Race to pinpoint VoIP callers in emergencies
999 system developed to locate net phones
Phone companies are developing a system to allow 999 operators to pinpoint the location of internet callers, amid concerns that the increasing use of VoIP could mean police, paramedics and fire crews are unable to attend emergencies promptly.
It is hoped that the technology could be in place in some ISPs next year, according to the chairman of the industry group leading the work.
The vast majority of calls to 999 are currently made via traditional landlines and mobile phones. BT has seen a tenfold increase in the volume of VoIP calls to its emergency contact centres in the last 18 months, however.
The ability to locate emergency calls is vital as callers may be under duress, too ill to speak or may simply not know where they are. While traditional landlines can be found by what amounts to a reverse directory lookup, using the line identity number and mobile phone coordinates approximated by triangulation, solving VoIP location is a more complex problem.
Typically, VoIP users are allocated a number by their provider and are able to log in and make calls on any broadband connection. They could be at several sites in one day. That means a solution would require cooperation between VoIP providers and ISPs.
The group tasked with developing the system has been working under the auspices of the NICC - a UK network industry interoperabilty body - for about three years and is chaired by John Medland, BT's policy manager for 999 services. He said: "It has been difficult. We've tried to share as much with the industry as possible to get cooperation."
He said the work was partly motivated by documented international cases where a caller's use of VoIP caused serious problems for the emergency services. Last year, a toddler died in Canada after paramedics were dispatched to the address the family had given when they signed with their VoIP provider. They had since moved without updating their details, and no system existed for the emergency operator to locate their call in realtime.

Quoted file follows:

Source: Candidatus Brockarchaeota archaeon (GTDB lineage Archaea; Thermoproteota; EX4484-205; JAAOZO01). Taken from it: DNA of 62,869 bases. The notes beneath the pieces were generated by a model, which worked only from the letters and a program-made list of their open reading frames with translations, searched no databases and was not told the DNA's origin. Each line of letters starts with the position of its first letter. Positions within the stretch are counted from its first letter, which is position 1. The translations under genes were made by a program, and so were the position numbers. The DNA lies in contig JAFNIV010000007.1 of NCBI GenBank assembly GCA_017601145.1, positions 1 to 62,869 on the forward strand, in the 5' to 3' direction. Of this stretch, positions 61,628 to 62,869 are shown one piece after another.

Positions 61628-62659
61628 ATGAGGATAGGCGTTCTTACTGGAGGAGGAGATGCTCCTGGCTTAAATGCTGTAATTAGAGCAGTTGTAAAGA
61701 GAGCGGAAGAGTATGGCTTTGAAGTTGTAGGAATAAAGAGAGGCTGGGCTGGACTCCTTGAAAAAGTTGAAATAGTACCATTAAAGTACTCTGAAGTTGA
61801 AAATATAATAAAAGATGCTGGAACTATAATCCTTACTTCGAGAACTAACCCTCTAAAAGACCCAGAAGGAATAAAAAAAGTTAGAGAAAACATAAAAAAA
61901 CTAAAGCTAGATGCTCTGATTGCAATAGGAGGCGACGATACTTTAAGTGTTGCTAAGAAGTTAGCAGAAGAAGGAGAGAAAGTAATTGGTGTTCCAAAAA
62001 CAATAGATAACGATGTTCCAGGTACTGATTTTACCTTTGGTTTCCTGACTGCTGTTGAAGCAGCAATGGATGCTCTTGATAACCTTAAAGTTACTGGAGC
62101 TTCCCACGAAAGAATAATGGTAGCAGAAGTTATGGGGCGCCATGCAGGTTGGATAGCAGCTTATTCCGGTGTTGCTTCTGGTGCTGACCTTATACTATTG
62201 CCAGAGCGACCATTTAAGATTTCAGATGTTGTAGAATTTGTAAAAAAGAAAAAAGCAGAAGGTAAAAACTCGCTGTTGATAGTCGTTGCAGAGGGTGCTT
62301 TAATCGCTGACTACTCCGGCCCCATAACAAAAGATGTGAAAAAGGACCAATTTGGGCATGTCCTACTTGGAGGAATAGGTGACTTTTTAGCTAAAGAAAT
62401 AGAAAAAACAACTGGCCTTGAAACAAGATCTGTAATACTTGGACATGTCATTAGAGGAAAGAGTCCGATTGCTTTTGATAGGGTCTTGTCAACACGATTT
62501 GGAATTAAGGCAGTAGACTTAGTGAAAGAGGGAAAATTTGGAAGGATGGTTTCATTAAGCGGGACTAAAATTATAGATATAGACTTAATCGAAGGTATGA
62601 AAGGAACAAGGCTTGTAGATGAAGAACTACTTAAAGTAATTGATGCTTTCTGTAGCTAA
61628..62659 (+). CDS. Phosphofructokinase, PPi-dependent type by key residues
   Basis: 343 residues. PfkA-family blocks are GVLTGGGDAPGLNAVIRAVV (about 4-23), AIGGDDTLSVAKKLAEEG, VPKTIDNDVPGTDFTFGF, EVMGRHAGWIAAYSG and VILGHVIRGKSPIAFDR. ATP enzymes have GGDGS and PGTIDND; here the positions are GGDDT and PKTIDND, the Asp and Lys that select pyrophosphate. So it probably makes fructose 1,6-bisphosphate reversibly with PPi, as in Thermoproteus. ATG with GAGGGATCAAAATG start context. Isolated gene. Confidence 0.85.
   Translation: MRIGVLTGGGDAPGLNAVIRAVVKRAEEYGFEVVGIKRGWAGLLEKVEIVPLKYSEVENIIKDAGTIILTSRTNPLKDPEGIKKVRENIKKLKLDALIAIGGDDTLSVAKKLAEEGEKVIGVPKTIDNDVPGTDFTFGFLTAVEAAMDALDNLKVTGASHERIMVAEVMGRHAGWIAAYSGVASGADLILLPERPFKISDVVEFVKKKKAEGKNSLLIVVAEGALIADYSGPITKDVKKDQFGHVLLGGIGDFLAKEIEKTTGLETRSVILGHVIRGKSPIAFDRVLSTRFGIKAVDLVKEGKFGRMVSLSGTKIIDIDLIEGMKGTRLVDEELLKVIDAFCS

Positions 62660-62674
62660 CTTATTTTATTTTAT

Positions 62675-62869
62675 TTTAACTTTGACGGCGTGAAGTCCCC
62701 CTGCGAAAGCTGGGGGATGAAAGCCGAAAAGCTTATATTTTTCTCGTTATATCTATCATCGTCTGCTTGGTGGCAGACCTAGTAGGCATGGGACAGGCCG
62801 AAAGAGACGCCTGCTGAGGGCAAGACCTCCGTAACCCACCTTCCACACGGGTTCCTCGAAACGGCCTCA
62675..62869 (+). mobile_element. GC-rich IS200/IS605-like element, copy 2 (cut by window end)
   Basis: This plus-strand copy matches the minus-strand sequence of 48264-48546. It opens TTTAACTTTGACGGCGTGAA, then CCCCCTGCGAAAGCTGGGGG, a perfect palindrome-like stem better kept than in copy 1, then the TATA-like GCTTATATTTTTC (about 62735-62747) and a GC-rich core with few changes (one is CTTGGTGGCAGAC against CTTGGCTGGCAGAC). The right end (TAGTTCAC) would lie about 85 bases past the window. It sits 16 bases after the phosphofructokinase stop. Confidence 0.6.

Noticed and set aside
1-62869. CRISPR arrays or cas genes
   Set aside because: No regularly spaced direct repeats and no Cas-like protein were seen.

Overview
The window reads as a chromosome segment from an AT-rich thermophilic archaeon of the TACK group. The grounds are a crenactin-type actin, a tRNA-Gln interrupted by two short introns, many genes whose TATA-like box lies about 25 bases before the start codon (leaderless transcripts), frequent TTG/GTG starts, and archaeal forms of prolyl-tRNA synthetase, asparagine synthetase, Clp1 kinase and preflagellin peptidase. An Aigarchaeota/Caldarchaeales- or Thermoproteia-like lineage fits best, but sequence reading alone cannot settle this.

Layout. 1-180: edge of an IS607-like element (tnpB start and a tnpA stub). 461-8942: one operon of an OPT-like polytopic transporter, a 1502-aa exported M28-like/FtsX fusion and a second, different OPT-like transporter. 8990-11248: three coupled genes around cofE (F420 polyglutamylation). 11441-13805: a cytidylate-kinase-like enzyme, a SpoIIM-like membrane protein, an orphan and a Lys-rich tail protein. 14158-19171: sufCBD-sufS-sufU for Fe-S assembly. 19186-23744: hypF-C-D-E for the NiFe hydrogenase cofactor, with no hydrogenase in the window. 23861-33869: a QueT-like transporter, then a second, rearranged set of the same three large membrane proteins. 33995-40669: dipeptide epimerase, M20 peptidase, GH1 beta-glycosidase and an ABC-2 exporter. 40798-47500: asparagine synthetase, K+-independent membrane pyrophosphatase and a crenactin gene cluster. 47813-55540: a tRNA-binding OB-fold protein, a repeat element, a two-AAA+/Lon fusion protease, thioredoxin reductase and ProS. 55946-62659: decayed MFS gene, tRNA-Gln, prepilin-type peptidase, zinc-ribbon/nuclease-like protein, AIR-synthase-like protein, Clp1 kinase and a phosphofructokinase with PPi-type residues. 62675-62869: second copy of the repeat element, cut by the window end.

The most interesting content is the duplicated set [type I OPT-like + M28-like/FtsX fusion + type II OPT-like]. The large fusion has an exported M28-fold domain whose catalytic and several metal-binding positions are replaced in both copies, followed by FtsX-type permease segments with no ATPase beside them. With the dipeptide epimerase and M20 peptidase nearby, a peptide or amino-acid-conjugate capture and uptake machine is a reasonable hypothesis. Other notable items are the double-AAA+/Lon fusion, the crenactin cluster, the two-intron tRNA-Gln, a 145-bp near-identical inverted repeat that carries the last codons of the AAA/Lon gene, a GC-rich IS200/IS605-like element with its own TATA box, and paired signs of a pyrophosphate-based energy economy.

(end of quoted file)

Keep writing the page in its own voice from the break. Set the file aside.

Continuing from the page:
Despite the problems of getting competing companies and sectors to work together, Medland's group aims to publish its suggested solution next month, based on work by the Internet Engineering Task Force, an international standards body.
At first glance the solution is simple. When a VoIP user makes a 999 call, their provider knows the IP address they are calling from.
So to trace the call, the VoIP firm could forward the IP address to a central 999 authority, which would look up which ISP serves that range. The central authority would then contact that ISP for a line identity number, which would allow a reverse directory lookup to retrieve the address of the caller, as with a traditional call. All this would happen automatically in a matter of milliseconds.
The major stumbling block is that many ISPs frontend systems are not connected to their backend database, so they cannot quickly match an IP address to a line identity. Under the forthcoming NICC proposals, ISPs would be asked to install a "Location Information Server" in their network to bridge the gap and serve the 999 authorities' data requests.
Equipment and maintenance costs mean some ISPs are likely to be resistant to the proposals, however. But Ofcom, which regulates 999 services, has indicated to ISPs that even if they are not the VoIP provider, they are bound by law to make location data available to emergency services. The watchdog was taking an "active interest" in the NICC work, Medland said.
At a recent meeting of UK networking experts, Nominet researcher Ray Bellis, who also sits on the NICC working group, suggested some ISPs might want to sell on VoIP location data to marketeers to recoup their costs. Medland said the group is completely focused on emergency applications. "I'd really like to see the it [deployed] this time next year," he said. ®
*Witheld numbers are visible to 999 systems.